Encapsulation: Governing actual uncertainty in the coronavirus pandemic

Michael Rabi*, Limor Samimian-Darash, Eva Hilberg

*Corresponding author for this work

Research output: Contribution to journalArticlepeer-review

3 Scopus citations

Abstract

The coronavirus pandemic has revived scholarly engagement with the concept of biopolitics, with interpretations diagnosing either the widespread adoption of a classic biopolitical regime or the full-blown emergence of totalitarian repression (or both of these simultaneously). Relying on a close analysis of different interventions taken by Israeli authorities in response to the pandemic, this article argues that, rather than classic biopolitical strategies, such governmental interventions are better understood in relation to a problem of actual uncertainty. The case of Israel demonstrates how state apparatuses responded to actual uncertainty with technologies that are linked to different rationalities and how these technologies enabled the creation and management of a new milieu. The article further argues that, in making and intervening upon this milieu, state apparatuses employed a particular normalisation strategy that is tied to a form of power that we term encapsulation.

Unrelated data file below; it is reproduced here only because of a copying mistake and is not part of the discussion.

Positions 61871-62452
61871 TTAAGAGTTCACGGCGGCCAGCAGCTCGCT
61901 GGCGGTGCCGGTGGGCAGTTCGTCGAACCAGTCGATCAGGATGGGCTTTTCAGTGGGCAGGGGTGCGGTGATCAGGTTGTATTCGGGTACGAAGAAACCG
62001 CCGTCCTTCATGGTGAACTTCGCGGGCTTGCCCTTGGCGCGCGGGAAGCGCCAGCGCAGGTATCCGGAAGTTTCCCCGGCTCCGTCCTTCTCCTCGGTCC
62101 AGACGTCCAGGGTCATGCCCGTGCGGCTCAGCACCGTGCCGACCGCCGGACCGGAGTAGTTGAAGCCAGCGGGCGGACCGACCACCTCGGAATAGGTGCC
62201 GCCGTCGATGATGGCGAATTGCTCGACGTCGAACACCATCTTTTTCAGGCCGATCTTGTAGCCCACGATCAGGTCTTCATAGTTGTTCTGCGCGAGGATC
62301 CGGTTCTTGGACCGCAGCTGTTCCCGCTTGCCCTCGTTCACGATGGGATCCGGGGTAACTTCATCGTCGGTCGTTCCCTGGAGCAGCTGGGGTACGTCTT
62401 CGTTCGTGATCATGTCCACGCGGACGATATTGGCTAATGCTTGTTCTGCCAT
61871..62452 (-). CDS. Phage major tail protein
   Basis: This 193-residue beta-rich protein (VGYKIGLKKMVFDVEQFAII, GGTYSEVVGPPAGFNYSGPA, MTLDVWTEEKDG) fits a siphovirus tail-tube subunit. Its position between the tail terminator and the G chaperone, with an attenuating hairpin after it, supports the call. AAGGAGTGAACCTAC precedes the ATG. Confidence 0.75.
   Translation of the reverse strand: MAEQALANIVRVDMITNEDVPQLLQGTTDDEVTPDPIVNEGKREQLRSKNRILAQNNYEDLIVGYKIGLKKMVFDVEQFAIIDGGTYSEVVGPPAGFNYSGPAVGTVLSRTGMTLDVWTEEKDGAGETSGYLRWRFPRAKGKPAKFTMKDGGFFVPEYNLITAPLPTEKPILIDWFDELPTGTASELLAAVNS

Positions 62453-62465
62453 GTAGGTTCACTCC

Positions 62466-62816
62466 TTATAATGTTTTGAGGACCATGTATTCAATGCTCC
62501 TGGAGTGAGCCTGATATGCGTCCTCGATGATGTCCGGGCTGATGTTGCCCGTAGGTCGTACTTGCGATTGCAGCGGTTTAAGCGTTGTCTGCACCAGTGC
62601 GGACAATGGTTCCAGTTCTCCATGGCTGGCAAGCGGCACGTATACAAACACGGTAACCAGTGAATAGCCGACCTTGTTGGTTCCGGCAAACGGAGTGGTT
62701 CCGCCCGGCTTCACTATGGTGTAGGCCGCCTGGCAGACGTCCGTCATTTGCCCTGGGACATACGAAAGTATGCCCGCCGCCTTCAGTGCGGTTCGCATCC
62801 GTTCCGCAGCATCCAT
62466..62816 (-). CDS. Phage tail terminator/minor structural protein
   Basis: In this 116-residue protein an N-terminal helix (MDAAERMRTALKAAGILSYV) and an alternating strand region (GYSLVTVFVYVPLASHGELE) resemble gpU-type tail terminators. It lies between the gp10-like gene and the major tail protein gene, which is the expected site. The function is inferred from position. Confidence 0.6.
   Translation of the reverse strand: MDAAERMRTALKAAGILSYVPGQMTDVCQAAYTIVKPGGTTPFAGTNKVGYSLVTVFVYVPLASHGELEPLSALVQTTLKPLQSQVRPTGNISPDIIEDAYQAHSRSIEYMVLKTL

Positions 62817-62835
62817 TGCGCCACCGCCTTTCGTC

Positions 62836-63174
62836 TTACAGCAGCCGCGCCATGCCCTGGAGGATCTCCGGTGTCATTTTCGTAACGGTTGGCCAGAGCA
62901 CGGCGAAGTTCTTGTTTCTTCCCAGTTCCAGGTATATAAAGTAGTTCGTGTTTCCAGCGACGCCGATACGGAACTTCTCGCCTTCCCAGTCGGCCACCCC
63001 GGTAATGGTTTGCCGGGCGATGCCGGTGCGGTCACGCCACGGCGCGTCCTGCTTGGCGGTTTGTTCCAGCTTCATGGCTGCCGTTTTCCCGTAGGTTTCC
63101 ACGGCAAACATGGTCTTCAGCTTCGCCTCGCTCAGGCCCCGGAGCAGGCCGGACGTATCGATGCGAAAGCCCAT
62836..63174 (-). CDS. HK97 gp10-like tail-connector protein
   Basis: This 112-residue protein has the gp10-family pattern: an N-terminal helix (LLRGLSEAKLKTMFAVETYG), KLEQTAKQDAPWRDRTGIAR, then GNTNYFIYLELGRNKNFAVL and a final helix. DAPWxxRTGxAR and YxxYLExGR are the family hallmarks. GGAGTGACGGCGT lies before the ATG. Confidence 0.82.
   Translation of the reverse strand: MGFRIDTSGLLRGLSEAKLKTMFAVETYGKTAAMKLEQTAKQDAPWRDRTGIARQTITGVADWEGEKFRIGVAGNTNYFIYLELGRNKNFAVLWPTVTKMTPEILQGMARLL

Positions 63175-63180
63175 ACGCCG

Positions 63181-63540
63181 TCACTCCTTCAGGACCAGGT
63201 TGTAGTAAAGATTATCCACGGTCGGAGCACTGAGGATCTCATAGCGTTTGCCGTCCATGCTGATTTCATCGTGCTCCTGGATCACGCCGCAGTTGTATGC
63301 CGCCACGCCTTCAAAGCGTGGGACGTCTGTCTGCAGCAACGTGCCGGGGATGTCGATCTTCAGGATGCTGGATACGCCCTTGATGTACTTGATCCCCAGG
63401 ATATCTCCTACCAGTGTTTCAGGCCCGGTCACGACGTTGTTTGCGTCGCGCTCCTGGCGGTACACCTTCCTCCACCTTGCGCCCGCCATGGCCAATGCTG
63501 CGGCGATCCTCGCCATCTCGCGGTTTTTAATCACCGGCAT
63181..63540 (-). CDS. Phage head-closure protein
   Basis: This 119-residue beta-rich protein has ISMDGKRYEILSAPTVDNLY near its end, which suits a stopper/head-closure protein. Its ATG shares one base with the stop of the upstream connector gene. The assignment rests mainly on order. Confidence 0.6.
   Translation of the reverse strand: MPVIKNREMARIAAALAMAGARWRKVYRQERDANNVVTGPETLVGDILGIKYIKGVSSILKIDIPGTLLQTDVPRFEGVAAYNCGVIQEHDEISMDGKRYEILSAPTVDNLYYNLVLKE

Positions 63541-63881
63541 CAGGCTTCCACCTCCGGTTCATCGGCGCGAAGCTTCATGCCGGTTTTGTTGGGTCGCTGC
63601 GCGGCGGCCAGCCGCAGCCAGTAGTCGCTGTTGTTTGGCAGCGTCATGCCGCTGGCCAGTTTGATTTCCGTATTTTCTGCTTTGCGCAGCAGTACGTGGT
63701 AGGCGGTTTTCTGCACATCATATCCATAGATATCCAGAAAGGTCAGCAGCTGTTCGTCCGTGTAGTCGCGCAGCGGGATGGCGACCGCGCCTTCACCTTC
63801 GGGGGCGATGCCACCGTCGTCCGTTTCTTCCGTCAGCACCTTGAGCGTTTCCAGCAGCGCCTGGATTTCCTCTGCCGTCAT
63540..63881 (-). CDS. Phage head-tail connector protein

Original languageAmerican English
Pages (from-to)586-603
Number of pages18
JournalSociology of Health and Illness
Volume44
Issue number3
Early online date1 Feb 2022
DOIs
StatePublished - Mar 2022

Bibliographical note

Publisher Copyright:
© 2022 Foundation for the Sociology of Health & Illness

Keywords

  • actual uncertainty
  • biopolitics
  • coronavirus pandemic
  • encapsulation
  • normalisation

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